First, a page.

"After years of substantial investments by the American people, governance in Afghanistan must improve in a reasonable period of time to ensure a successful transition to our Afghan partner," the official said, adding that Obama had yet to decide on proposals for increased troop deployments.
The meeting reportedly focused on four possible options for a revised US strategy, and how long each would take to implement.
The talks come about three months since General Stanley McChrystal, the senior US military commander in Afghanistan, requested thousands of additional troops.
At the same time, US public opinion is growing increasingly sceptical about the conduct and objectives of the eight-year-old war, with support waning as combat deaths hit record levels.
On Wednesday, a new opinion poll showed a growing number of Americans believe the war in Afghanistan is not going well and disapprove of Obama's handling of the situation.
The survey by the Pew Research Centre showed 57 per cent now say the military effort in Afghanistan is going either not too well or not well at all, up from 45 per cent in January.
Also on Wednesday, reports emerged in US media that the US ambassador to Afghanistan has expressed his own strong reservations over an increased troop deployment.
According to the New York Times and Washington Post, Karl Eikenberry, writing in classified cables to top US officials, expressed worries over the Afghan administration and its ability to tackle widespread corruption that has spurred the Taliban's revival.
In addition, Eikenberry was quoted as saying that additional troop deployments would only increase Afghanistan's reliance on US security forces. He also raised concerns over what he called the erratic behaviour of Hamid Karzai, the Afghan president.
Eikenberry reportedly attended Wednesday's war cabinet meeting by video link from Kabul.
Peter Galbraith, a former UN diplomat in Afghanistan, said that he also believed it was wrong to send more troops following the controversial presidential election.
"It is a mistake. I don't think they can accomplish the mission that they are being given because they have no credible local partner to work with," he told Al Jazeera.
McChrystal has said he needs at least 40,000 extra troops to avoid failure in the conflict, but it is not clear what level of deployment Obama favours.
The US currently has nearly 68,000 troops deployed to fight a resurgent Taliban and al-Qaeda in Afghanistan. As Obama debates a revised strategy in the eight-year war, officials say he is considering four options.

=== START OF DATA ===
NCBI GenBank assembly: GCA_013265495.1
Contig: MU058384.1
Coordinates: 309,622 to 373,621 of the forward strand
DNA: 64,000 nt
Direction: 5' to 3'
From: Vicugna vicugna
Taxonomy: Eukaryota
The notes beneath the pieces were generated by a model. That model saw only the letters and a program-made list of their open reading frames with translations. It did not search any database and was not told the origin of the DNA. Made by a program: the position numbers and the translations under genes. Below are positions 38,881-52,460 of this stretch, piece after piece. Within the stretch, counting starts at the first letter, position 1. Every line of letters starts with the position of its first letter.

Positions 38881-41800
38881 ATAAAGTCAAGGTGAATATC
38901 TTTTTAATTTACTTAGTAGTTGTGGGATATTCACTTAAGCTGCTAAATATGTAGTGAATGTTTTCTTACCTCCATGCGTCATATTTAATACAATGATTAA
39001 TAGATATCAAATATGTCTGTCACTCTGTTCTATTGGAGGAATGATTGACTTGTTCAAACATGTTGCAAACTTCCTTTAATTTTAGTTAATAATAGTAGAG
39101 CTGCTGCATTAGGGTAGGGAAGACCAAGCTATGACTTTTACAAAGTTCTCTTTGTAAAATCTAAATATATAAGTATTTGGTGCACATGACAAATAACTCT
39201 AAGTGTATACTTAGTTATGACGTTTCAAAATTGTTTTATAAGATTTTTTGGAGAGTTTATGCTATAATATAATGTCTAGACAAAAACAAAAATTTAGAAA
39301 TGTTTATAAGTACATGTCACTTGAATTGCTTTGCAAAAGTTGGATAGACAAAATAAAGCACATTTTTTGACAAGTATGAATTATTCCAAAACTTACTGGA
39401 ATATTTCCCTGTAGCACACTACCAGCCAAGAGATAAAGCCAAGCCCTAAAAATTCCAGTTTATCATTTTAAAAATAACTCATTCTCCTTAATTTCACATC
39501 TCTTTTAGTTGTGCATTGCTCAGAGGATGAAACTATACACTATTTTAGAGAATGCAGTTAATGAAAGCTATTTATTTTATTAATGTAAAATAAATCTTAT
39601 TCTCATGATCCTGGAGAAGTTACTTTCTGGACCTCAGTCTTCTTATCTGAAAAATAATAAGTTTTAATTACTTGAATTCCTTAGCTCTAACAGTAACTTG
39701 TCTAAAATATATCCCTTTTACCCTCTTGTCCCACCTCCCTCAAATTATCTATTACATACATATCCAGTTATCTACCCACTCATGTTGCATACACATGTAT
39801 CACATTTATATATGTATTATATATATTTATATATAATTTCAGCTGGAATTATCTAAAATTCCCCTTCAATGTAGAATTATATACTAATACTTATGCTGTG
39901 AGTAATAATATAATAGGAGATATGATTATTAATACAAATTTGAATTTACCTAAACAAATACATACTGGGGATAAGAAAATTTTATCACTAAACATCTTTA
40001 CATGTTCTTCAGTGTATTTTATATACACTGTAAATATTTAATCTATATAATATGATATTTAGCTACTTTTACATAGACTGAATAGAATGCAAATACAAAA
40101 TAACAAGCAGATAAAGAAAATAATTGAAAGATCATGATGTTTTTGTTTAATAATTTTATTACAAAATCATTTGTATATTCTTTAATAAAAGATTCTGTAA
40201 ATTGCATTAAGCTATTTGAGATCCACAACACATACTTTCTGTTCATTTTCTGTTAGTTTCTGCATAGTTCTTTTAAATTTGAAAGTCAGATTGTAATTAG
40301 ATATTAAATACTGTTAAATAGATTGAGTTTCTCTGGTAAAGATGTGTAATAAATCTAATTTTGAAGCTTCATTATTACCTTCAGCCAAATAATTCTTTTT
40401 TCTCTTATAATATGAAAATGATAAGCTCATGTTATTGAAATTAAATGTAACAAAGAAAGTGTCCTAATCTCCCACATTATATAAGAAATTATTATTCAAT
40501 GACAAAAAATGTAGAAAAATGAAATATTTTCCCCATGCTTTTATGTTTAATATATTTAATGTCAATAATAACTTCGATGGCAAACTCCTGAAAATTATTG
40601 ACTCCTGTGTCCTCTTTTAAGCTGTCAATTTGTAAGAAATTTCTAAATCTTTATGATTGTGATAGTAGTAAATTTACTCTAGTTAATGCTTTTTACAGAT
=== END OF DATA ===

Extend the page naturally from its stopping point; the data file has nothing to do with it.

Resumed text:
One option is the request put forward by the top US commander in Afghanistan, General Stanley McChrystal, for 40,000 more troops to secure the towns and cities.
Another option, said to be carrying the most favour among officials, is an increase of 30,000. Washington could then try to convince Nato allies to contribute, bringing the number of troops to the 40,000 McChrystal recommended.
Options three and four include significantly lower troop deployments, from 20,000 to 15,000, most of whom would serve as trainers for the Afghan security forces.
Critics have accused the US president of dithering over the issue, but Obama has said he will not rush a decision to put more US personnel in harm's way.
Speaking before the White House meeting, General David Petraeus, commander of the US Central Command, told the CNN news channel that a decision on a revised US strategy was near after months of deliberation.
Obama left the US on Thursday for a nine-day tour of Asia and is not expected to announce a decision until after his return to Washington.
According to The New York Times, the four options under consideration include McChrystal's proposal, which would significantly ramp up the US presence in Afghanistan.
There are currently nearly 68,000 US troops in Afghanistan, along with 40,000 other allied forces.
Credibility in question
The debate over the US commitment to Afghanistan comes against mounting concerns in Washington over the credibility of Karzai's government after the recent fraud-marred election.
Hillary Clinton, the US secretary of state, said on Thursday that she was concerned about "corruption, lack of transparency, poor governance [and] absence of the rule of law".
"We're looking to President Karzai as he forms a new government to take action that will demonstrate - not just to the international community but first and foremost to his own people - that his second term will respond the needs that are so manifest," she said in the Philippines.
Rampant corruption has been seen as undermining allied efforts to stabilise Afghanistan, where a Taliban-driven insurgency has swelled over the past year.
"The culture of self-interest should be top priority," Shukria Barakzai, a member of the Afghan parliament, said.
"I think right now, for the first time the people of Afghanistan, Karzai himself and the international community have got one common issue - action against corruption," she told Al Jazeera.